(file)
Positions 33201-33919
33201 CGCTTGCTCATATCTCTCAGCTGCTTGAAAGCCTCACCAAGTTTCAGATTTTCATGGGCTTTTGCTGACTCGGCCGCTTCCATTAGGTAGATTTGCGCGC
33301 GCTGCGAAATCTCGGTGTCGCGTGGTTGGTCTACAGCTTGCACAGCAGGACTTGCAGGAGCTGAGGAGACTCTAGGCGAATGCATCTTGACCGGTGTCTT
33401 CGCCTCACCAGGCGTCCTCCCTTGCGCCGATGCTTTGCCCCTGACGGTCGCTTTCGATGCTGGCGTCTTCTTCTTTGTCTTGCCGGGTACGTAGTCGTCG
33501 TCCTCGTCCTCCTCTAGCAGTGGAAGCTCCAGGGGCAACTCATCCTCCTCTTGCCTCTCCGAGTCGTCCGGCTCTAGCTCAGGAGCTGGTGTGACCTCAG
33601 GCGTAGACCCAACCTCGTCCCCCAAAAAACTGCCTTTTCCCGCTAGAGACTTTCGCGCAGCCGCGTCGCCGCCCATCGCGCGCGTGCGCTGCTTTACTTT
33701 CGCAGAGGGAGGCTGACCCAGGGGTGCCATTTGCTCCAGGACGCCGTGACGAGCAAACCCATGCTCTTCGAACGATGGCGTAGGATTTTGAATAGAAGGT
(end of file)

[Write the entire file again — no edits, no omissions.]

Positions 33201-33919
33201 CGCTTGCTCATATCTCTCAGCTGCTTGAAAGCCTCACCAAGTTTCAGATTTTCATGGGCTTTTGCTGACTCGGCCGCTTCCATTAGGTAGATTTGCGCGC
33301 GCTGCGAAATCTCGGTGTCGCGTGGTTGGTCTACAGCTTGCACAGCAGGACTTGCAGGAGCTGAGGAGACTCTAGGCGAATGCATCTTGACCGGTGTCTT
33401 CGCCTCACCAGGCGTCCTCCCTTGCGCCGATGCTTTGCCCCTGACGGTCGCTTTCGATGCTGGCGTCTTCTTCTTTGTCTTGCCGGGTACGTAGTCGTCG
33501 TCCTCGTCCTCCTCTAGCAGTGGAAGCTCCAGGGGCAACTCATCCTCCTCTTGCCTCTCCGAGTCGTCCGGCTCTAGCTCAGGAGCTGGTGTGACCTCAG
33601 GCGTAGACCCAACCTCGTCCCCCAAAAAACTGCCTTTTCCCGCTAGAGACTTTCGCGCAGCCGCGTCGCCGCCCATCGCGCGCGTGCGCTGCTTTACTTT
33701 CGCAGAGGGAGGCTGACCCAGGGGTGCCATTTGCTCCAGGACGCCGTGACGAGCAAACCCATGCTCTTCGAACGATGGCGTAGGATTTTGAATAGAAGGT